“There were nets across the cargo bay, so we cut them loose and removed them so no one would get entangled,” Gustafsson explains. “This was on the dive to scout the route to the oil tanks. When we came to the surface they immediately sat down and started planning the next dive and next step of the operation.”
The process to remove the oil from the wrecks was a significant job, involving the Finnish Environment Institute, Navy, Border Guard, Heritage Agency, Transport and Communications Agency, Ministry of the Environment, private corporations, the Badewanne diving team and individual volunteers. The goal was not just to remove the oil, but also to further develop cooperation between such a diverse group of public and private entities.
“We removed about seven-and-a-half tonnes of oil from the fuel tanks on each ship,” says Rytkönen. “We couldn’t get to the day tanks in the machine room because of debris, but we believe the amount of oil there is low.”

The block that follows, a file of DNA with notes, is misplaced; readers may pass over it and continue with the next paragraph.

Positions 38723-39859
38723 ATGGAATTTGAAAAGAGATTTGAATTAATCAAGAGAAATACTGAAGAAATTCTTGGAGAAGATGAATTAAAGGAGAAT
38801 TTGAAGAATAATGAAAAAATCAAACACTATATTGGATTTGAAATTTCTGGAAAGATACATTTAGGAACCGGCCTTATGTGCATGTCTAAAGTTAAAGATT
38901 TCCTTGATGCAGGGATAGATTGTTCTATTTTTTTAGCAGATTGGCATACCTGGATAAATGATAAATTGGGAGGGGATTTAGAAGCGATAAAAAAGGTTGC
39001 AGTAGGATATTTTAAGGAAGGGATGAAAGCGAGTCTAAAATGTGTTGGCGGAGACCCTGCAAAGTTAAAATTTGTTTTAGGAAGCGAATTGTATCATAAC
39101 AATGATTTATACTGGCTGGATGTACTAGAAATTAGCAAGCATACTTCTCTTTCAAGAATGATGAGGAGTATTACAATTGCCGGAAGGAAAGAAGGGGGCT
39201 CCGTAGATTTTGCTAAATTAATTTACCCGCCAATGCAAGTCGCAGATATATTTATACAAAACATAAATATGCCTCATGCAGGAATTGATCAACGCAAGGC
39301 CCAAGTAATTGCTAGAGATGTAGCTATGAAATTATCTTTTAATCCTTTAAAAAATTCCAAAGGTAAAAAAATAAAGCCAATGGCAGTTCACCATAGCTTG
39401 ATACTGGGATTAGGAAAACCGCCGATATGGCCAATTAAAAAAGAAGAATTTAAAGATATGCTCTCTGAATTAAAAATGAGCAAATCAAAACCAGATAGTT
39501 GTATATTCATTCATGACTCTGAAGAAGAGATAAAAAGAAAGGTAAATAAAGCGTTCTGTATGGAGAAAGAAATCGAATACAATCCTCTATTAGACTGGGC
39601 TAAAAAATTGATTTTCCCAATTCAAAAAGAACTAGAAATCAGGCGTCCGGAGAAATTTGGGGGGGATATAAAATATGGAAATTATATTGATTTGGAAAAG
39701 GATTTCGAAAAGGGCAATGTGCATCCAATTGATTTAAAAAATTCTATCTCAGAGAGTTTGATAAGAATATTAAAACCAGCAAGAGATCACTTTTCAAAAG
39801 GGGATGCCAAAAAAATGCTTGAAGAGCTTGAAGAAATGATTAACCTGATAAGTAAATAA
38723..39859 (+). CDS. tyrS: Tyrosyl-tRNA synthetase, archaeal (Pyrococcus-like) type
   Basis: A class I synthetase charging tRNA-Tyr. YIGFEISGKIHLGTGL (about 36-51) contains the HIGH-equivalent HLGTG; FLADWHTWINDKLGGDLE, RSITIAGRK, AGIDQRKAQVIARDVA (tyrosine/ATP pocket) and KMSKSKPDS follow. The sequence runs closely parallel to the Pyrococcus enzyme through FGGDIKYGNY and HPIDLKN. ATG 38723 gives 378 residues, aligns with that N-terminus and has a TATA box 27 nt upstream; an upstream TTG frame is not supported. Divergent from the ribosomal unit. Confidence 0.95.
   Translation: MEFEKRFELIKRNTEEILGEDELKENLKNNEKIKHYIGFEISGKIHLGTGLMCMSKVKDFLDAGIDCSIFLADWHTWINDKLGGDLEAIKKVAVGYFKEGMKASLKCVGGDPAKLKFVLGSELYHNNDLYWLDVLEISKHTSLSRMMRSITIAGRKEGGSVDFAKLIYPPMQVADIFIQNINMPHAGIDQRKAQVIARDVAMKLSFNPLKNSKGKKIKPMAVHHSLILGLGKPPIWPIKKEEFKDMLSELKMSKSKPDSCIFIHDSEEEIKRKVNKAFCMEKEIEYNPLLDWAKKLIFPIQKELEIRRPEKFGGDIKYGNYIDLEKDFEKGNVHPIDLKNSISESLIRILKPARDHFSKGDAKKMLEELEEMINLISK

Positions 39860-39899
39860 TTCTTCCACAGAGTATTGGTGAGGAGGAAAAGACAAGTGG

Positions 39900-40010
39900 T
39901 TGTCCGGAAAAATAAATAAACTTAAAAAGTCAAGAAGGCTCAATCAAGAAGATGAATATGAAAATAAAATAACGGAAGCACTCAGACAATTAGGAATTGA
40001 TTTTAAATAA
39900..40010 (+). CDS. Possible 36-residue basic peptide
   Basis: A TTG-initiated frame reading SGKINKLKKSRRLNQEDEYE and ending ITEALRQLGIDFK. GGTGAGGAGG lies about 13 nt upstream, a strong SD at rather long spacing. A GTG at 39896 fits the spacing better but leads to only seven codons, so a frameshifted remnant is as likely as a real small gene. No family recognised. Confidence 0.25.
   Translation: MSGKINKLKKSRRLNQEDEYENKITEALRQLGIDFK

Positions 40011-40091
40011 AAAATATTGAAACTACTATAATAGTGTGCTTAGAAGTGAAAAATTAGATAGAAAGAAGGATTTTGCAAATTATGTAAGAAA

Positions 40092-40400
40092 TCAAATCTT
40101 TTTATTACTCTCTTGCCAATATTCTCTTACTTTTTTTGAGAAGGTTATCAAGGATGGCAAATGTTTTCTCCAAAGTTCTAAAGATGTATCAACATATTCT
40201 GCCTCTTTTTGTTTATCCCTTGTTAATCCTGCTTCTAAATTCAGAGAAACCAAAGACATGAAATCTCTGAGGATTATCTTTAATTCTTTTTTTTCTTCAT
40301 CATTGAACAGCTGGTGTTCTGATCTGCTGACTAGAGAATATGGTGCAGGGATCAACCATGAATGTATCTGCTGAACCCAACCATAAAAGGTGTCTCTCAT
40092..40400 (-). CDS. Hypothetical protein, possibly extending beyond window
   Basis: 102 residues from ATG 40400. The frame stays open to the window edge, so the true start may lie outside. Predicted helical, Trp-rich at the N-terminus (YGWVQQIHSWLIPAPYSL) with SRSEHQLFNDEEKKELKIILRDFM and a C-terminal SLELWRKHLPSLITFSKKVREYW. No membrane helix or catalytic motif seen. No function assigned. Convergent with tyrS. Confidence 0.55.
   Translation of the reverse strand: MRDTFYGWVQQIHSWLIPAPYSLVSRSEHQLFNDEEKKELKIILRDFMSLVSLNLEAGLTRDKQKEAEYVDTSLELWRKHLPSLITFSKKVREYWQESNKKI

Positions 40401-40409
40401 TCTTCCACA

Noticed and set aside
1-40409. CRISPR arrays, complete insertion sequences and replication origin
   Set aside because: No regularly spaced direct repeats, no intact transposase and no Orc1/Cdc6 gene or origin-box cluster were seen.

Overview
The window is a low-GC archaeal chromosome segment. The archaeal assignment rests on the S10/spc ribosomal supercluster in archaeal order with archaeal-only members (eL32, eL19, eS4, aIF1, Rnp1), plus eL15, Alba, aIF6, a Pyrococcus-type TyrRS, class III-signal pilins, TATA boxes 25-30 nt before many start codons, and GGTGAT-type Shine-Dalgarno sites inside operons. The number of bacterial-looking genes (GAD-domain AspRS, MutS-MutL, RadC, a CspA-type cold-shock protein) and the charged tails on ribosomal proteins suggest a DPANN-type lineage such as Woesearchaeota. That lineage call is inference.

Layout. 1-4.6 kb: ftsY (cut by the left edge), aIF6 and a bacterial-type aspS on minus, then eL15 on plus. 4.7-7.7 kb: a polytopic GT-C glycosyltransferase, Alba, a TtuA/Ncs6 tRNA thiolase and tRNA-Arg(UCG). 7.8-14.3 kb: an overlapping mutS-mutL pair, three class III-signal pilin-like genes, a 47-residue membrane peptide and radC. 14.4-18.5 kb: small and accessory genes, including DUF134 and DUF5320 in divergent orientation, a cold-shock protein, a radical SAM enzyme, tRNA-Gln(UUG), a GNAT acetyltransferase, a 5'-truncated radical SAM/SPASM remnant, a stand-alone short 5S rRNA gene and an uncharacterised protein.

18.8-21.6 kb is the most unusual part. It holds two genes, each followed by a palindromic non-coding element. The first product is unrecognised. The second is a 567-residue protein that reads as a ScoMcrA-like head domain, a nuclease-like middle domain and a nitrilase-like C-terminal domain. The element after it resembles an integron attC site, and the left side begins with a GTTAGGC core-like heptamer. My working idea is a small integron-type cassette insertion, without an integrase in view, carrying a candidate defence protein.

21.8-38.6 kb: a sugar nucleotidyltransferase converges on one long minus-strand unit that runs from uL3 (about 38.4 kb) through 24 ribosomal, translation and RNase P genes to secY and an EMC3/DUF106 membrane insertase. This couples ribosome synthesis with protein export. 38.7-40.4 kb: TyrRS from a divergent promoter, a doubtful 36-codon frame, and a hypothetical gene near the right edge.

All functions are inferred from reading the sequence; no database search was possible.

The operation was a major success. Oil was removed from the old wrecks, protecting the environment from the risk of a leak. Additionally, a diverse group of people and institutions learned to work more effectively together. They have even more ambitious plans for the future and want to include international partners.
Finnish authorities are eyeing two wrecks for 2021 expeditions. They hope to remove the oil from themselves in one wreck, but the other wreck is in much deeper water and will probably require international specialists who have experience in using remotely operated underwater vehicles.